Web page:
Lost in the maize of precaution

Is free trade in agricultural goods still a realistic ideal? France may prove a key battleground.  As hopes fade for salvaging global trade talks, France has announced it would keep growing genetically modified maize (for research only) despite its rejection by, for example, Germany. The European Commission, by contrast, has rejected use of a genetically tailored maize
variety that has a good track record of repelling pests in the U.S. Corn Belt.

The divergence is significant, because French President Nicolas Sarkozy is eager to burnish his “green” credentials, planning an October conference on ecological concerns. During the French election season Greenpeace dumped a truckload of maize at Sarkozy’s campaign headquarters, because he had not yet proclaimed opposition to growing genetically modified maize in France. “GM maize,” grown in France only for research, in confined areas, nevertheless offends the so-called “precautionary principle” enshrined in European policy: “Precaution” must demand not just care with lab-engineered crops, but an outright ban on them.

In adopting the precautionary principle, the EU cast the adage “better safe than sorry” into rigid policy. “Precaution” made into principle may seem innocuous where human health or the environment are concerned. As the European Commission states, “Decision-makers [need to find the balance between] freedom and rights of individuals, industry and organizations with the need to reduce the risk of adverse effects to the environment, human, animal or plant health.”

The problem is, precaution as a principle isn’t defined in any treaty. It is invoked as protecting the environment, but the commission’s Communication on the Precautionary Principle states that “in practice, its scope is much wider, … specifically where … there are reasonable grounds for concern that the potentially dangerous effects on the environment, human, animal or plant health may be inconsistent with the high level of protection chosen for the community.”

Since grounds for concern about potentially dangerous effects can be found in just about any human or industrial activity, there is no practical limit to the application of the precautionary principle. Jogging offers grounds for concern, as does not jogging. Driving an automobile, holding pets (sorry: “animal companions”) fit the bill. These absurdities show that the principle is dangerously vague, easily manipulated by bureaucratic whim — no basis for sound laws.

Life is full of risk, and risk management is an endless challenge. But it is supposed to be based on facts, experience, and reason. The “precautionary principle” as embodied in Greenpeace’s maize-dumping is mere superstition threatening to cause more harm than it prevents. (Calling GM products “Frankenfoods” adds a nice theatrical touch.)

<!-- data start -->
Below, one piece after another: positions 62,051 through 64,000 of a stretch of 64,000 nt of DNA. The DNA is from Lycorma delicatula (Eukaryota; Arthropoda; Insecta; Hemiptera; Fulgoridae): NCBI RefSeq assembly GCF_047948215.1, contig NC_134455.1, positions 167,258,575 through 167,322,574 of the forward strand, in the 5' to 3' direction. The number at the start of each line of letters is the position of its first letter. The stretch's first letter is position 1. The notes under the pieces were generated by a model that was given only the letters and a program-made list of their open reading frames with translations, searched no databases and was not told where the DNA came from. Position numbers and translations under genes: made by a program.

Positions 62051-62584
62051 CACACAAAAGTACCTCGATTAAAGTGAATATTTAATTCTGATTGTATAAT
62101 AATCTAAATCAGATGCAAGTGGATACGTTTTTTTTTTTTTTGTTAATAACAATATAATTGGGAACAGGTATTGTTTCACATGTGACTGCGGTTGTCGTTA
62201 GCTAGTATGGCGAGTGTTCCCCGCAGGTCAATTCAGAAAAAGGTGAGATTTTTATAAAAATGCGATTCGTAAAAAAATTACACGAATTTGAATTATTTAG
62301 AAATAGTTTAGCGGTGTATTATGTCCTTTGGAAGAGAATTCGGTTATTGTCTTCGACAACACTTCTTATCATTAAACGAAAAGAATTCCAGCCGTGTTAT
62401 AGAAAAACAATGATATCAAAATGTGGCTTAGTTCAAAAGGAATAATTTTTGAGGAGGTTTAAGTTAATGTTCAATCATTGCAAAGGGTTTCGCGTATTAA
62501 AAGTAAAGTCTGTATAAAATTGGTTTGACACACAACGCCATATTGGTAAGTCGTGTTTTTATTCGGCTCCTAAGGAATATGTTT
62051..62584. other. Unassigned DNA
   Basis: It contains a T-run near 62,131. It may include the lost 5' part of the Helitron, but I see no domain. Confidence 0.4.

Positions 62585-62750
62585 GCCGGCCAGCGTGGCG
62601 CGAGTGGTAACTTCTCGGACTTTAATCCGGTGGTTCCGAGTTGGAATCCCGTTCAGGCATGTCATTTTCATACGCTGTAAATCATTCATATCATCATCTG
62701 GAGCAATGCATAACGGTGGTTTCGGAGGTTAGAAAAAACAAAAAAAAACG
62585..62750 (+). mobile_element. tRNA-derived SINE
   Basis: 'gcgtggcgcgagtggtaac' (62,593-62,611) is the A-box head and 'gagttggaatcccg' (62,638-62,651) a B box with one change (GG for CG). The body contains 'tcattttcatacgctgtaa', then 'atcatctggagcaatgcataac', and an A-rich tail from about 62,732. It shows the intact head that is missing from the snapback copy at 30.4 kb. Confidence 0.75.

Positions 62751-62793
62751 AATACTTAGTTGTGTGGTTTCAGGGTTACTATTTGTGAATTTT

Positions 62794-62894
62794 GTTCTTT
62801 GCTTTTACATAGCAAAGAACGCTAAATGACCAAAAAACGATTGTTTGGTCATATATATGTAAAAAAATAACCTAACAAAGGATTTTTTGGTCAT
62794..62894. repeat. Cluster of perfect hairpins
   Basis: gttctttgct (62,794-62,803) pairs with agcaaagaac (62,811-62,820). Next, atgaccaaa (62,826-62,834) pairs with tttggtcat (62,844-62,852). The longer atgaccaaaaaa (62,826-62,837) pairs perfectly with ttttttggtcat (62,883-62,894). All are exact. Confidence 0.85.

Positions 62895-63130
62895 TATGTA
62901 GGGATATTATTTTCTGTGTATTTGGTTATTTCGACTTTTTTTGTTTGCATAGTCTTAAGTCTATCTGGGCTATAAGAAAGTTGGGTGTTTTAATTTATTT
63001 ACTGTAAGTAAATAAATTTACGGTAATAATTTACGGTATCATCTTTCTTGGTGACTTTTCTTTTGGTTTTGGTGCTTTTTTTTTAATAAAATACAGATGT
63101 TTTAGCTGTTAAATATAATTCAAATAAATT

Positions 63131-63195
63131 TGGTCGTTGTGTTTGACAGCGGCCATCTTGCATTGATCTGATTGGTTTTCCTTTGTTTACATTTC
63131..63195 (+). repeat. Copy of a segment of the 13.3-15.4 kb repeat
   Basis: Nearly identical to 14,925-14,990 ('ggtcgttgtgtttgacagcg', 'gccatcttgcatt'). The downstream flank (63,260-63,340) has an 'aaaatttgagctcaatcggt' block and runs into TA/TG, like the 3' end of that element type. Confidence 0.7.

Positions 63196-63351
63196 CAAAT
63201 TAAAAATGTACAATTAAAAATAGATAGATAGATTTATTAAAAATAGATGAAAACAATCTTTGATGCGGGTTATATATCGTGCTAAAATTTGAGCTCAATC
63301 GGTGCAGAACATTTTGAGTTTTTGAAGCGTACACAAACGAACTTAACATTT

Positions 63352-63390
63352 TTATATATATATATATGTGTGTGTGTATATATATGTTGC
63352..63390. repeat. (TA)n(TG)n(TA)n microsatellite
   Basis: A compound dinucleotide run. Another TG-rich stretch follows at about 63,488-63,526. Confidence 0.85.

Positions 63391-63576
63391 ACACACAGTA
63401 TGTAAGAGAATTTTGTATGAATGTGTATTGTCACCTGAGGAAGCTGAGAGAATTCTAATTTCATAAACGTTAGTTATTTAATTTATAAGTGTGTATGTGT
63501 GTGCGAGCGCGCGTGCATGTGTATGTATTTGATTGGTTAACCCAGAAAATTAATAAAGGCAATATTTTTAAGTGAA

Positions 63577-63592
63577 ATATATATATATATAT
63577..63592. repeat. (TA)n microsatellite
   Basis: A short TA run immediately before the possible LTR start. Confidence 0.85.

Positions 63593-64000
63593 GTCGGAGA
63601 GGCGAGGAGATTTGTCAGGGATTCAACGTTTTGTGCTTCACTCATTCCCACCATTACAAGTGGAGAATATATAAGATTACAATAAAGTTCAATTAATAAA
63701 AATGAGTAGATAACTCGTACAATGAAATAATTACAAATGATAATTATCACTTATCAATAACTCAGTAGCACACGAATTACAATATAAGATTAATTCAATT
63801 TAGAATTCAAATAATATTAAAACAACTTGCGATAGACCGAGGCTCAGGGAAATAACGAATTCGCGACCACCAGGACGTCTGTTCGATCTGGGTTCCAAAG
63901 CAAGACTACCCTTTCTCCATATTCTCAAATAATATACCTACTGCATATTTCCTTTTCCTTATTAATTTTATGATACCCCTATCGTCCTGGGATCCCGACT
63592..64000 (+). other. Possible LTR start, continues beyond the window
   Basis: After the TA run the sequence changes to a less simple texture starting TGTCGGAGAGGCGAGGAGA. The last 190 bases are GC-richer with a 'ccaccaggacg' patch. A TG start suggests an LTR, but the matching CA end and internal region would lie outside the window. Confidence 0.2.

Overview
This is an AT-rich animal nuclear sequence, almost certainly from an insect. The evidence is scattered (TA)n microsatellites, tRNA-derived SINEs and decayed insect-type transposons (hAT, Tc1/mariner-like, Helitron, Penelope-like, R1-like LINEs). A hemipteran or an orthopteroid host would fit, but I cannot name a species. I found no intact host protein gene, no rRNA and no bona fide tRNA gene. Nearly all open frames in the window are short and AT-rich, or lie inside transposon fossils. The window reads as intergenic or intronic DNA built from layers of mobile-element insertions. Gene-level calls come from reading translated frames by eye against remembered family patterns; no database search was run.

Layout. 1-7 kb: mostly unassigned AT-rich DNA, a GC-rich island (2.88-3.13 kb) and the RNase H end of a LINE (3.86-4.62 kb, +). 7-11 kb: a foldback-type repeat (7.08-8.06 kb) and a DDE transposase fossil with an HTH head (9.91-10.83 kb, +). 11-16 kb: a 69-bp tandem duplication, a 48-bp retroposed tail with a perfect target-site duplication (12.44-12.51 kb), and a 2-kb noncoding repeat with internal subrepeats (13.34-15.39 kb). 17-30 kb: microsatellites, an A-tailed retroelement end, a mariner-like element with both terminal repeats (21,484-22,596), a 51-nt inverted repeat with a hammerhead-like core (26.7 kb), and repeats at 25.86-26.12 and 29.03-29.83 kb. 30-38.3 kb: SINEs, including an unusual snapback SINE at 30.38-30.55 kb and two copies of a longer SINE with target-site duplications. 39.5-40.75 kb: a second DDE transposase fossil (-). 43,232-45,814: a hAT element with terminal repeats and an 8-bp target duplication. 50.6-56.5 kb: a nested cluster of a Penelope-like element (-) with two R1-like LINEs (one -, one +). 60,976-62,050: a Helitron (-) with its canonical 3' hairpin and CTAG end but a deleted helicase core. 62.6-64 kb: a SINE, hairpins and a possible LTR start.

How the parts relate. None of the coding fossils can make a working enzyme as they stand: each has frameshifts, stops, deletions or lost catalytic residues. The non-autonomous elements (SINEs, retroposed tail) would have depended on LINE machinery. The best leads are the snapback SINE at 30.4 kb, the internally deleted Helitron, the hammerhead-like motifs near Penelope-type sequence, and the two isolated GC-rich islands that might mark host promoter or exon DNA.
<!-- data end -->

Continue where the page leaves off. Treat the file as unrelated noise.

Preemptively banning GM foods may do real harm, as in Africa, where its yields could relieve hunger. Global interconnections of trade, aid, and ideology make African politicians wary of accepting GM seed. GM crops which increase yields and nutritional value never get a foothold in global markets, while “precaution” conveniently advances the EU’s agricultural protectionism.

Salient in the EU’s official articulation of the precautionary principle is the fact that it invokes any “reasonable” ground (based on research) to invoke “precaution.” With innumerable researchers and NGOs looking for problems, this is a low threshold indeed. It further assigns moral equivalence to human health, animal health, and plant life: no species-centric thinking allowed. A life-saving drug derived from the purple switchgrass that keeps the Anatolian spotted grasshopper alive, is a no-no.

Judging an “acceptable” level of risk is an eminently political responsibility, and decision-makers must be keenly aware that scientific information always has a degree of uncertainty. If precaution can be asserted on any ground whatever, the question is: How often can it be asserted without undermining human progress in a fundamental way?

Precaution must be tempered with proportionality. When politics interferes with science, it must pay due regard to offsetting gains and losses. One-sided risk assessments dangerously reduce the options for managing risk. In extreme cases, a total ban may be necessary (as some feel about cloning of humans), but absolutism is seldom a prudently proportional response to risks posed by groundbreaking research.

The Mad Scientist, a familiar figure from Hollywood’s B movies, is fodder for politicians claiming they can “stop that guy” (or tomato) before he destroys the planet. Sarkozy, a logical precautionist, can advise his EU colleagues to weigh the multifarious systems of professional peer review, government and industrial testing, and masses of research papers that constrain scientific novelties before they hit the market. Or the verdant fields of France. Risk assessment, yes; thoughtless bans driven by fear, no.


Laurson is editor at large of the International Affairs Forum. Pieler is a senior fellow with the Institute for Policy Innovation.